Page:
NEW YORK (CNS) — Before he started teaching the world how to stand up to a murderous bully, Volodymyr Zelenskyy was an actor and comedian. And before he became a president in real life, he played one on TV.
His vehicle for doing so was the series “Servant of the People,” which first aired in Ukraine over three seasons, beginning in 2015. While the show, with English subtitles, had previously come and gone on Netflix, the streaming platform recently made it available again — in light of current events and in response to popular demand.
How well, though, does Ukrainian political and social satire translate? Happily, the answer is, quite successfully.
Zelenskyy plays dedicated history teacher Vasiliy Petrovich Goloborodko. After one of his students secretly records an obscenity-laden but heartfelt rant against corruption to which Vasiliy gives vent, the video goes viral and launches the instructor on an unlikely path to his country’s highest office.
All of that is shown in flashbacks since the program basically opens with Vasiliy receiving the astounding news that he has won the election. This is preceded by a glimpse into the shadowy machinations of the group of oligarchs who have previously manipulated the nation’s ostensible democracy to their own ends and by an introduction to the working-class life of Vasiliy’s family.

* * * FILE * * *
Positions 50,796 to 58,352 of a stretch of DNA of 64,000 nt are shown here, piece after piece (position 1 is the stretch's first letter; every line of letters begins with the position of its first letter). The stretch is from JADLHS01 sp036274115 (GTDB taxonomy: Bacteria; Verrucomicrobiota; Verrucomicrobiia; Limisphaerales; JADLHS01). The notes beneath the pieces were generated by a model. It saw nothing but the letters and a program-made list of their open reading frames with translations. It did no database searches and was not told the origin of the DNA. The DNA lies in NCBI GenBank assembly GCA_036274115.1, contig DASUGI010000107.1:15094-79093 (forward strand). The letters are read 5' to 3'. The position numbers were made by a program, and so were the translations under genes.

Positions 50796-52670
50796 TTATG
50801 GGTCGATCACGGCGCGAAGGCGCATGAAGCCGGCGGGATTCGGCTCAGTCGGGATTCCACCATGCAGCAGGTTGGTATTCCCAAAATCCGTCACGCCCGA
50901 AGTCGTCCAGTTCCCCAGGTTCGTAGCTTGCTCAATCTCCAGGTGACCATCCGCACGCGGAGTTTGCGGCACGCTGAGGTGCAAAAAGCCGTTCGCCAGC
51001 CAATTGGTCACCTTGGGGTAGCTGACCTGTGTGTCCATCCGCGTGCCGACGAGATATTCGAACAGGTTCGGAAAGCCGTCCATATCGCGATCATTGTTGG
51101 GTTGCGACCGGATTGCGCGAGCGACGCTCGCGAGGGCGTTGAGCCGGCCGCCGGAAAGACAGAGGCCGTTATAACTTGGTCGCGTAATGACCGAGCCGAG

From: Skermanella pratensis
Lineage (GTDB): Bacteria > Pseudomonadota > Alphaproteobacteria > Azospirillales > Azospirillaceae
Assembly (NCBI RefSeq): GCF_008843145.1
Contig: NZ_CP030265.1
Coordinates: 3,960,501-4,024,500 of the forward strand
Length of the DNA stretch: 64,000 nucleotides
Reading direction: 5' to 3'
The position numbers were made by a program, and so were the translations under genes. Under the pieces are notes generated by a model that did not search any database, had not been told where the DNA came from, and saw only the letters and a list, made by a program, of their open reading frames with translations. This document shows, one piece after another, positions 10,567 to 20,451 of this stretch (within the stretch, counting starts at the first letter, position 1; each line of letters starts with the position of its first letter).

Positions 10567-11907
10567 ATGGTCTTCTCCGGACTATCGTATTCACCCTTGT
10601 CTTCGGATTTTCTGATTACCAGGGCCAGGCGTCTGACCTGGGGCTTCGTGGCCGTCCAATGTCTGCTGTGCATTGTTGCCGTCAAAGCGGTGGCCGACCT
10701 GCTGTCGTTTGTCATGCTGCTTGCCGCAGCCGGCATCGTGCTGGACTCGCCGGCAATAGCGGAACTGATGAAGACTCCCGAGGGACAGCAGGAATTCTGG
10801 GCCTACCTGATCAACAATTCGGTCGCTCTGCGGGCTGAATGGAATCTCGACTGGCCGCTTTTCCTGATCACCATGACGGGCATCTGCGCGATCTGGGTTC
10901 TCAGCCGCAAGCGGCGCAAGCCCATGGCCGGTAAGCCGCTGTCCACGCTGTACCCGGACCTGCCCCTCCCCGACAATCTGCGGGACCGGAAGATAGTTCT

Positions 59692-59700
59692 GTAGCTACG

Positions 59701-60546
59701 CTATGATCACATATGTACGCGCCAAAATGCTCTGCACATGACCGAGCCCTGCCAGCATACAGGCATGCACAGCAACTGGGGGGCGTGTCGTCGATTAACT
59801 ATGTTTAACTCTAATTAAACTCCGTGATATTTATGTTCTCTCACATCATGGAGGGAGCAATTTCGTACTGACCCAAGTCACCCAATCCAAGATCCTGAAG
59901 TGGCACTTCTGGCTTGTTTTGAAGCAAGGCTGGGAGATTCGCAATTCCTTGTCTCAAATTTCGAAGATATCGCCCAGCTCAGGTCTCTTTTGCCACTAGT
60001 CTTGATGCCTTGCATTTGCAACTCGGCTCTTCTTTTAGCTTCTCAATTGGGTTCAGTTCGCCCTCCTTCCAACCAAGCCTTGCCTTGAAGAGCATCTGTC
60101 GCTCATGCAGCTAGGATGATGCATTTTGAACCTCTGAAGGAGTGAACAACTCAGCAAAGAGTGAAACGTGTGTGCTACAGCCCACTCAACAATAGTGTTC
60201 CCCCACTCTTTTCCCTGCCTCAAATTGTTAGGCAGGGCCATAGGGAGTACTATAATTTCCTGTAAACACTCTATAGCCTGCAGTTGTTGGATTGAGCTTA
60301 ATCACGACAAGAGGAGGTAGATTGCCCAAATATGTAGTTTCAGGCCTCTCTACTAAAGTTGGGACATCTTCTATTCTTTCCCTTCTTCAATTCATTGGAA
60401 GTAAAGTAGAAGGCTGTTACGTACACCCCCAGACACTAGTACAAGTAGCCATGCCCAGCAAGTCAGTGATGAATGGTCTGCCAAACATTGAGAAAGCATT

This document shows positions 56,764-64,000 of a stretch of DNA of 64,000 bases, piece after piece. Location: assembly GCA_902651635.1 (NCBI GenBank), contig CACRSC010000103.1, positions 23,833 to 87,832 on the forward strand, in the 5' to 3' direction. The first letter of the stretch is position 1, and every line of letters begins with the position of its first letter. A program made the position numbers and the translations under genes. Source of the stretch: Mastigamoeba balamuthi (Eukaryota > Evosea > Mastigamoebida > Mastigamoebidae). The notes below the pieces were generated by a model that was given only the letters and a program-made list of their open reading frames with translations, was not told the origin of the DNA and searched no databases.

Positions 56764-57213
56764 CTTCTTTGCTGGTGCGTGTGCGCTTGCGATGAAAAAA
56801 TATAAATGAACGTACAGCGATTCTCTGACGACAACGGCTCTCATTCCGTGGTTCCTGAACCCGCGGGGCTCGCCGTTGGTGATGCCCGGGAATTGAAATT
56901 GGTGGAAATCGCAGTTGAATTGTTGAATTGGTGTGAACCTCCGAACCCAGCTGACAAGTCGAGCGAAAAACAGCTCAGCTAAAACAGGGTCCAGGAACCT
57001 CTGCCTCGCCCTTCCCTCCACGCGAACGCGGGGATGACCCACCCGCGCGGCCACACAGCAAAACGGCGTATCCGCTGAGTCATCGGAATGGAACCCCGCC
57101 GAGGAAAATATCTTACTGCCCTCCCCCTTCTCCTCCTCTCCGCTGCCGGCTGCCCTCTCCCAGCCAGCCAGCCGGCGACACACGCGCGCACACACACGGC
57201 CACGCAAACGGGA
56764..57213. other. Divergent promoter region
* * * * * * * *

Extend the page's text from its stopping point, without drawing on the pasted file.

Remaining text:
The humor that follows plays on the greed and luxurious lifestyles of the more usual run of politician, Vasiliy’s fish-out-of-water response to his altered surroundings and the sudden transformation in the way he’s treated by colleagues and relatives. Stanislav Boklan deadpans delightfully as the unflappable prime minister whose task is to guide Vasily in his new role.
The show is not, however, suitable for young people. In addition to the vulgar language with which Vasily’s life-altering tirade is laden, the opening episode contains numerous other crude expressions. The amount of problematic vocabulary is dramatically reduced in the following two installments, but not entirely eliminated.
The quality of the comedy also varies, with the second episode registering as less entertaining than the two by which it’s bookended. Yet, as Vasily’s inauguration approaches, the sense of verve returns, and some appealing sentiment is added to the mix, partly through an imaginary conversation Vasily has with Abraham Lincoln.
While Ukraine now has more pressing problems to confront than dishonesty in high places, viewers can continue to garner laughs from this send-up of post-Soviet pilfering and duplicity. On a more serious note, the fact that the series propelled Zelenskyy onto the world stage is likely to make it a cultural artifact of enduring significance.
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